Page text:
As Ghislaine Maxwell’s Sex Trafficking Trial Begins, One Epstein Accuser Is Filled With Dread


NEW YORK — The first woman to say she was assaulted by Jeffrey Epstein is bracing for a moment she’s long dreaded: the trial of Ghislaine Maxwell.

Opening arguments begin Monday in the closely watched trial of Maxwell, the Oxford-educated British socialite accused of serving as Epstein’s chief recruiter. But Maria Farmer, who in 1996 became the first woman to contact law enforcement about Epstein’s sex abuse, said she feels no relief as Maxwell faces justice.

Instead, Farmer worries what will happen to her sister, Annie Farmer, who is expected to be a crucial witness for the government.

“I have dreaded this,” Maria Farmer, 52, told the Daily News. “I wish they would just lock her up so my sister wouldn’t have to be there in danger.”

While Maria is not expected to testify, her alleged experience with Maxwell and Epstein mirrors those of the victims at the center of the trial in Manhattan federal court.

Maria said she met Maxwell, 59, and Epstein after graduating from the New York Academy of Art. The pair allegedly offered her a job, pledging to support her artistic career. The couple then violently sexually assaulted Maria at the Ohio estate of Victoria’s Secret founder Les Wexner in 1996, according to a lawsuit Maria filed last year.

Maria fled. Maxwell warned her not to speak out.

“We’re going to burn all your art. And I just want you to know that anything you ever make will be burned. Your career is burned,” Maxwell said, according to the suit.

Meanwhile, Epstein and Maxwell had lured Annie into their orbit by offering to help get her into a prestigious college, the suit states.

Annie Farmer is expected to testify that Maxwell started grooming her for illegal sex with Epstein when she was a teenager. Maxwell and Epstein sexually assaulted Annie at the age of 16 at his New Mexico ranch, according to a lawsuit.

“Drawing on my personal experience with Maxwell and what I have learned of how she has lived since that time, I believe that she is a psychopath,” Annie Farmer wrote in a December 2020 letter to the judge overseeing Maxwell’s criminal case.

The trial will likely provide the most detailed account yet of Maxwell’s alleged role delivering Epstein sex assault victims through an elaborate pyramid trafficking scheme. Victims were incentivized to bring in additional victims, prosecutors say. Testimony could be explosive. Maxwell and Epstein once counted Prince Andrew and former Presidents Bill Clinton and Donald Trump among their friends.

Annie and three other alleged victims are expected to testify that Maxwell groomed them for Epstein’s depraved lifestyle through shopping trips and movie outings, befriending the girls on a deep level.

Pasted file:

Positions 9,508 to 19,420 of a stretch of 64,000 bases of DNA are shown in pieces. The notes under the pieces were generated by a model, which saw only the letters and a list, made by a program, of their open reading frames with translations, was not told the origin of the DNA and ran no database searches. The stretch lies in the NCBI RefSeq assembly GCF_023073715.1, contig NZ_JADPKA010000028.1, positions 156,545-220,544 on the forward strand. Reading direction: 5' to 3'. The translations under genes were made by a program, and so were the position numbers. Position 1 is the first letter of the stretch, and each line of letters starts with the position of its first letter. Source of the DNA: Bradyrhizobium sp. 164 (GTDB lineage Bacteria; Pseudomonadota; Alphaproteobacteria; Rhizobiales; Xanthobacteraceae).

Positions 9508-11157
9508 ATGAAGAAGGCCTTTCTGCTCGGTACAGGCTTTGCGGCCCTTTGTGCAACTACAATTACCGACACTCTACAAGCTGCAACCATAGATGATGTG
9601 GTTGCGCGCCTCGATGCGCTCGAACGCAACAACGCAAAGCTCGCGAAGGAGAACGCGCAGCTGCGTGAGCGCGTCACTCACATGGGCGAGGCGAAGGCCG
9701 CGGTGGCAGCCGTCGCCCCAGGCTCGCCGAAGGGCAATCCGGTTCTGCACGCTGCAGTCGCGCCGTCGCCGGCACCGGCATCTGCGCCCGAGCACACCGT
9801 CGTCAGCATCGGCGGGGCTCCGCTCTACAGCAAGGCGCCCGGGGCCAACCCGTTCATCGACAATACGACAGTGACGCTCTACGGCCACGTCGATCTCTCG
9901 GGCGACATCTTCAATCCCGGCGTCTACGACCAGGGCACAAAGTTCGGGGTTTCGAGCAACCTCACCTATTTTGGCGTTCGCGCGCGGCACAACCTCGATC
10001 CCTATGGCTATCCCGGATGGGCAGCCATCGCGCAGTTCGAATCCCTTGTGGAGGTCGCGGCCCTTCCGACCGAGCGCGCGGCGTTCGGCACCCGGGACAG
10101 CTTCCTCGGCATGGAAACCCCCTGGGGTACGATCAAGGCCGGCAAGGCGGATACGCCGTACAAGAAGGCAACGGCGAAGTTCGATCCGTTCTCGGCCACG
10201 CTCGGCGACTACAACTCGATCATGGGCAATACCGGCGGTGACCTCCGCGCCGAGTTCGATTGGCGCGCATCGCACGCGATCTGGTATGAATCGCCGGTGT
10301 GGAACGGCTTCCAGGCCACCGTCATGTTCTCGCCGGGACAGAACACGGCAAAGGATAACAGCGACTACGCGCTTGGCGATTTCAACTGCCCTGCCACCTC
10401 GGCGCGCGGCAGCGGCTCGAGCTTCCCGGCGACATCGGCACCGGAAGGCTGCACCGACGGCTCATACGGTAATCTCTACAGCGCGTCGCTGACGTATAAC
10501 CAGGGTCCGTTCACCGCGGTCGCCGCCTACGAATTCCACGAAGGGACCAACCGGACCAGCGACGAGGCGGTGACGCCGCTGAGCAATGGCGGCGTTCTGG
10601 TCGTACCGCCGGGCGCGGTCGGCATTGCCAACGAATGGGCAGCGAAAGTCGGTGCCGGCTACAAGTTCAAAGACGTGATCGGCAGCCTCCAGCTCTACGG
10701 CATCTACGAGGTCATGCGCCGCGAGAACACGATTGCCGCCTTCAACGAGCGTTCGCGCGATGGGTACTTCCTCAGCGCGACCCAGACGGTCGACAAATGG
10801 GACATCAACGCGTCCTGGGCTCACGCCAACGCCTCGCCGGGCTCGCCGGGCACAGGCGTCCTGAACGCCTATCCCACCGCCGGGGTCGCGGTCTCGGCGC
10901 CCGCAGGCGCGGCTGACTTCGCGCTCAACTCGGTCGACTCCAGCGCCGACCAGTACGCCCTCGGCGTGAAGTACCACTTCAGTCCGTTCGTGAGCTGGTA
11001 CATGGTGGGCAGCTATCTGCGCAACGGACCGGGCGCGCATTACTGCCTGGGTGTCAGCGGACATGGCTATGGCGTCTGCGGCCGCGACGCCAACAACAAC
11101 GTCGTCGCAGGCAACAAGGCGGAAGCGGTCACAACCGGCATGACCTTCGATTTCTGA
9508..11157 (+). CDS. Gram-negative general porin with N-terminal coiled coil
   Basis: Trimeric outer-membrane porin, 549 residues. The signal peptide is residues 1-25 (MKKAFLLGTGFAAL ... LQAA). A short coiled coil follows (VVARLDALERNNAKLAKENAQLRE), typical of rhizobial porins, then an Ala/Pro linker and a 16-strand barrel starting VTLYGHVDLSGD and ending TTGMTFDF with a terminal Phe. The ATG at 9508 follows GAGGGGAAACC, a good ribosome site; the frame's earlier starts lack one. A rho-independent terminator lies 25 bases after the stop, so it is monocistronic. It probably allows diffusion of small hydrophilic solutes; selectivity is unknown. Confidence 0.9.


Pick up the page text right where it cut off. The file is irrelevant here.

Federal prosecutors say Maxwell manipulated the girls to believe that Epstein’s routines of abuse, which usually began as massages, were normal. Maxwell allegedly participated in some of the abuse and directed girls to perform sex acts on Epstein. Maxwell is also accused of lying under oath. She could go to prison for the rest of her life if convicted.

The accusers will face withering scrutiny from Maxwell’s defense team. Maxwell has denied all charges and maintains her accusers came to Epstein’s properties and had sex of their own free will. Her lawyers have argued that the accusers were not legally minors in all of the cities where the sex occurred.

Maria Farmer told The Daily News she fears that Maxwell could use her wealth and connections to harm Annie, even though the socialite is behind bars at Brooklyn’s Metropolitan Detention Center. Law enforcement’s failure for decades to stop Epstein destroyed Maria’s faith in the government. She says the financier made it clear he had powerful friends protecting him.

“You have to understand that I have no faith in the justice system after 26 years. There’s no reason I should have faith, I would have to be an idiot to believe in it,” she said. “But I have an incredible amount of faith in these girls, and I know they’re telling the truth.”

A onetime fixture in London and New York’s social scenes, Maxwell is believed to have started dating Epstein in the early 1990s.

She’s testified that she began working for Epstein in 1992 as a property manager of sorts, hiring architects, decorators, pool attendants, workout instructors, gardeners, cooks, chefs and cleaning staff for the multimillionaire’s many homes.

She remained close to Epstein — even after he pleaded guilty to state prostitution charges in 2008 — because he’d been kind after the death of her father, Maxwell said. She stopped working for Epstein in 2009, but they remained in touch as allegations mounted about Maxwell’s role facilitating his lifestyle.

“You have done nothing wrong and I would urge you to start acting like it,” Epstein wrote Maxwell in January 2015, as allegations about Epstein mounted.

“Go outside, head high, not as an escaping convict. Go to parties, deal with it.”

Since her July 2020 arrest at a $1 million opulent timber mansion in New Hampshire, Maxwell repeatedly tried and failed to put up more than $20 million to secure bail. She’s argued that prosecutors, embarrassed by Epstein’s suicide in August 2019 while awaiting trial for underage sex trafficking, have unfairly substituted her for the notorious sex offender.

“Sometimes the simplest point is the most critical one: Ghislaine Maxwell is not Jeffrey Epstein,” her attorney Mark Cohen wrote.